We had lunch at 12:30 (massive amounts of food, including salads, fish, beef, soup and of course the always present desert). I took a rest in the afternoon as my arms were a bit sore. However, it wasn’t long before Ben made an announcement for the kayak team to meet near the gangway at 3:00. As per protocol, we would head out before the others who were only going out on the zodiacs.
The weather continued to be absolutely stunning. Little wind, clear blue skies and not too cold. At 3:00, seven of us met at the gangway (Amy and Andy elected to ride the zodiacs for the afternoon), disinfected our boots and jumped into the zodiac. We immediately learned from the zodiac drivers that a humpback whale had been spotted not far from the zodiac holding our kayaks. Ruslan put the zodiac in gear, picked up the humpback’s trail based on the circular ripples in the water (from the whale surfacing and blowing). We followed the humpback around for a bit snapping pictures ever time it surfaced. It was thrilling to be so close to a whale.
We finally pulled alongside the zodiac with the kayaks. It took us about 5 minutes to all get situated in the kayaks (it is a bit of process as you have to first swing your legs over the zodiac into the kayak, shimmy onto the top of the kayak and then slid down onto the seat. Once positioned in the kayak you have to pull this long covering over the top of the kayak to “waterproof” the inside of the kayaks. We no sooner got into the kayaks than we spotted two more humpbacks shooting water into the air as they came up to breathe. At this point, we could hardly contain our excitement. Beautiful sunny day, paddling around in kayaks following whales. What’s not to like?
After watching the whales move away from our general vicinity, Ben had us follow him away along the shore line towards a number of Gentoo penguins and fur seals hanging out on some rocks. It was incredible watching the penguins interact with one another and jump back and forth into the water.
While we were watching the penguins, the whales returned so Ben had us paddle towards the general vicinity of the last spotted location. We sat for only a couple minutes before we were rewarded with a waterspout and the resurfacing of not one, but two humpback whales (momma and calf). Karina and I were closer to the whales than anyone and before I could pull out my camera, the momma resurfaced within a few meters of our boat. Then next thing we knew, the momma was swimming directly beneath our kayak. OH.MY.GOD. We watched this massive humpback whale pass beneath us and a few minutes later she and the baby resurfaced a few meters away on the other side of us. Karina and I could barely contain ourselves.
We watched for another few minutes as they drifted away from us, but not before the momma resurfaced, swam for a bit and then went for a deep dive flashing her huge tail. It was absolutely unbelievable. I was literally shaking from excitement.
After the excitement of the whales, Ben guided us to the landing point where the folks from our boat were already ashore and climbing up a glacier for a view around the inlet. I was so full of adrenaline that I think I almost set a record for vertical climbs in a drysuit.
The initial part of the hike was actually pretty arduous: long vertical climb followed by some leveling off. After that there were a few little hills to climb before reaching the top. The kayak team reached the top long after the others from the boat had started the hike down so we ended up having the viewing point all to ourselves with Loli and some expedition staff. And what a view it was. Crystal clear blue skies, no wind and amazing views of the glacier and the icebergs in the bay far below. The expedition staff told us the last time they were here it was foggy and rain. We were incredibly lucky to have the conditions we had.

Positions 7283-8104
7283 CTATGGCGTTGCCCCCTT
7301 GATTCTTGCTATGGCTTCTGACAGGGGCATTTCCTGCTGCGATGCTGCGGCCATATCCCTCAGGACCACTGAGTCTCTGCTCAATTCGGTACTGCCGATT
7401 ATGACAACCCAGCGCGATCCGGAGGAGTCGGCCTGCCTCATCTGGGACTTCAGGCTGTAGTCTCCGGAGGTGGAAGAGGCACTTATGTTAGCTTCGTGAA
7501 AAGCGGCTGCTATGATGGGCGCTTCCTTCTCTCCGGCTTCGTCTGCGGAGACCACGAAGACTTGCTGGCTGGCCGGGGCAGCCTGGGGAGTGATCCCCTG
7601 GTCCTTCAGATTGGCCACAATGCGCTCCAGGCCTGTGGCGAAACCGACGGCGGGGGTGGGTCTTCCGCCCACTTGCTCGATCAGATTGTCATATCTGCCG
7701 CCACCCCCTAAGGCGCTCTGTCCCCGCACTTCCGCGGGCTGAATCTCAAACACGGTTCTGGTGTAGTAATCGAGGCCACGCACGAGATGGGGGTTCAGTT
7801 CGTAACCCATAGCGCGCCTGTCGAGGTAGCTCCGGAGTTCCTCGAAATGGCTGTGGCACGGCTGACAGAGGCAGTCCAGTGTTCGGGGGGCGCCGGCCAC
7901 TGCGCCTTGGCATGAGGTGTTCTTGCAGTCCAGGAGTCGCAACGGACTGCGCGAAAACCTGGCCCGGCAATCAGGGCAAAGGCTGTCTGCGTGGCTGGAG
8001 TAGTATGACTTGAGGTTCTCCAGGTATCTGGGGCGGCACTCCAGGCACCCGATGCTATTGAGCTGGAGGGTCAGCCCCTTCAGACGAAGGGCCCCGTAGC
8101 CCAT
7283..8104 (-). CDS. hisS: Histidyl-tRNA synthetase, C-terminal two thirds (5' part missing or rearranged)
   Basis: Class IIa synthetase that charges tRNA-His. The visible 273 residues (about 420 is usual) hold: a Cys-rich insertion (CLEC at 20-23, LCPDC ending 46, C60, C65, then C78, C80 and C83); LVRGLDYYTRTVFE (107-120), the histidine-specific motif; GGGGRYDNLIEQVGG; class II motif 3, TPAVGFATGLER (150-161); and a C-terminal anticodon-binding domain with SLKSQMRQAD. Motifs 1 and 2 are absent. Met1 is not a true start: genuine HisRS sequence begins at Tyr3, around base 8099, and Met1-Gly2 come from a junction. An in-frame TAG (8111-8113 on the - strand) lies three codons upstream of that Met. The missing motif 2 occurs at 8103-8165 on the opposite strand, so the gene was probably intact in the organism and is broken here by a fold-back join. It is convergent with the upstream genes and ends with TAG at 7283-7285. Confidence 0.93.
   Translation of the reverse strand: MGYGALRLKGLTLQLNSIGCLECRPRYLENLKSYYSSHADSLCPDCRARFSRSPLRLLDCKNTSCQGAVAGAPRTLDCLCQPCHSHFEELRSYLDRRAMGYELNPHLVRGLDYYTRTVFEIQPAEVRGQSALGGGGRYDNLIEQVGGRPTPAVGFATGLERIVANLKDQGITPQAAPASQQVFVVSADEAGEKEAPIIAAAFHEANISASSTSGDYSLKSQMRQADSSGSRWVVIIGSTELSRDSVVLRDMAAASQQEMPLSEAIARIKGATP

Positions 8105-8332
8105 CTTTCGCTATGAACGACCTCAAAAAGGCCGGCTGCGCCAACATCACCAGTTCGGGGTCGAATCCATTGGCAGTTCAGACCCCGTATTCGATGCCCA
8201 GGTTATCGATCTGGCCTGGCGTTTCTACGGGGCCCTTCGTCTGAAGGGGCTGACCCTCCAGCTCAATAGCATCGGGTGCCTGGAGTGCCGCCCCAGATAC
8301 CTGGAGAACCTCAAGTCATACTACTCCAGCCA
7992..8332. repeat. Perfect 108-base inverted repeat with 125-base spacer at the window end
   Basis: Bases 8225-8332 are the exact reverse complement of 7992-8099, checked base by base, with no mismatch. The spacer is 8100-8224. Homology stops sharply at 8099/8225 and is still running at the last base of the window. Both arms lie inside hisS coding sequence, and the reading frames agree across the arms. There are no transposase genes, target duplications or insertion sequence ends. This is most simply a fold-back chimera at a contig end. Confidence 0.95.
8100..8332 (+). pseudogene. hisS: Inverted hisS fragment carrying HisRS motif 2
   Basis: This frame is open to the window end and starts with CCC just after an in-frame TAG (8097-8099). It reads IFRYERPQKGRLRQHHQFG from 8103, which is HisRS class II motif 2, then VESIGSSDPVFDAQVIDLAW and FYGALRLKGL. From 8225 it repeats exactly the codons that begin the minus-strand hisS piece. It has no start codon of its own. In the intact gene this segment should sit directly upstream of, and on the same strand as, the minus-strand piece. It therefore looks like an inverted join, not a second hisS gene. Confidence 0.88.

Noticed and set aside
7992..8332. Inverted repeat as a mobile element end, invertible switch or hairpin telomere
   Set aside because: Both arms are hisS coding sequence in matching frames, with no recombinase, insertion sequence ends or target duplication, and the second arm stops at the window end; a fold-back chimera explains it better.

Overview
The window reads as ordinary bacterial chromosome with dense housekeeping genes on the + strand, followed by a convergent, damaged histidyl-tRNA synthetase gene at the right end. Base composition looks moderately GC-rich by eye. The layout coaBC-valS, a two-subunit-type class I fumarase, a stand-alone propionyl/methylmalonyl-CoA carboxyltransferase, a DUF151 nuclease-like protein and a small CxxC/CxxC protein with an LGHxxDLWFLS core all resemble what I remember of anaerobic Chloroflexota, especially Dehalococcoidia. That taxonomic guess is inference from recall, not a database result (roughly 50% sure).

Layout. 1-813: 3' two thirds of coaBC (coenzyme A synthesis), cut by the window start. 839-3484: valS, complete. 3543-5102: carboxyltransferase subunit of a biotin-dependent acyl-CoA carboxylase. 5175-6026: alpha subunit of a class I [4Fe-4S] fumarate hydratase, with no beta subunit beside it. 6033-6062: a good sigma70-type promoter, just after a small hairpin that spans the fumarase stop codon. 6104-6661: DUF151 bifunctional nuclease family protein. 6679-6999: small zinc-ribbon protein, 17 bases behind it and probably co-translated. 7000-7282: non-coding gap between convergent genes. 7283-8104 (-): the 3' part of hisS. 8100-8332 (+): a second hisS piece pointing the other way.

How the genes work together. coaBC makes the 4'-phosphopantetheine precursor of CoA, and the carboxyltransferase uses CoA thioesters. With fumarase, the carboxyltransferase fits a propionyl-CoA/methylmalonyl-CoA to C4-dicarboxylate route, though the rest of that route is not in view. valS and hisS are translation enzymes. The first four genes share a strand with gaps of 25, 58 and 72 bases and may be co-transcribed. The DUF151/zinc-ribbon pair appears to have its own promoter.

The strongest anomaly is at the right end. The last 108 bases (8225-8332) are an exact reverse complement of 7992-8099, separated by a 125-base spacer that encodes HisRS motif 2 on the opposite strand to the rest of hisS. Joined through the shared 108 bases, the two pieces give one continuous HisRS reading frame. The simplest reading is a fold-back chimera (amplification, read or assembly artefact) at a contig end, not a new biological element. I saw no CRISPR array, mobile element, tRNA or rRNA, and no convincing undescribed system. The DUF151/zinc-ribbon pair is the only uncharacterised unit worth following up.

After playing around in the snow (I tried to make a snow angel, but the snow was too icy) and taking all the requisite pictures, we started the hike down. At the last vertical drop (the original vertical climb), we sat on our butts and slid the remainder of the way down the hill. It was hilarious and so so much fun.
Once at the bottom, I noticed that there was a number of fur seals sunning themselves on the snow near the kayaks. Apparently they had been there when were arrived, but in my excitement about the whales, I didn’t even see them. I sat and watched them for a few minutes, took a couple pictures and then was told we had to head back to the ship. (First ones off and last ones on.) Apparently, they were waiting for us to board.
We got back into the zodiac and headed towards the ship, but not before we spotted another whale spout. The area was teeming with humpbacks. Once on board, I pulled off the gear, hosed it down, showered and dressed and went up to the bar for a drink. Pisco Sour with 80,000 year old ice (seriously, they brought some ice aboard for our drinks.) It had been an amazing day!
But wait! There’s more. After dinner, many of us were sitting in the lounge on Deck 5 (the lounge had 360 degree views from these massive windows) when the captain came on and advised us that we were passing through Charlotte’s Bay and there were whales all around the ship. I grabbed my jacket and camera and headed outside just in time to see the setting sun behind a cloud framing the most amazing view of a pod of humpback whales. It was incredible. The whales stayed with us for quite a while, coming up for air and then diving deep into the waters often showing their tails. We did not see any whale jump, but it was still impressive to watch the incredible number of whales around our boat.
One of the guides told me that it was the best day they had had all this season. And I did not doubt that one bit. Beautiful crystal blue skies, no wind, and whales everywhere. (Apparently the number of whales we saw was incredibly unusual.)
It had been a day to remember. And it was only Day 1!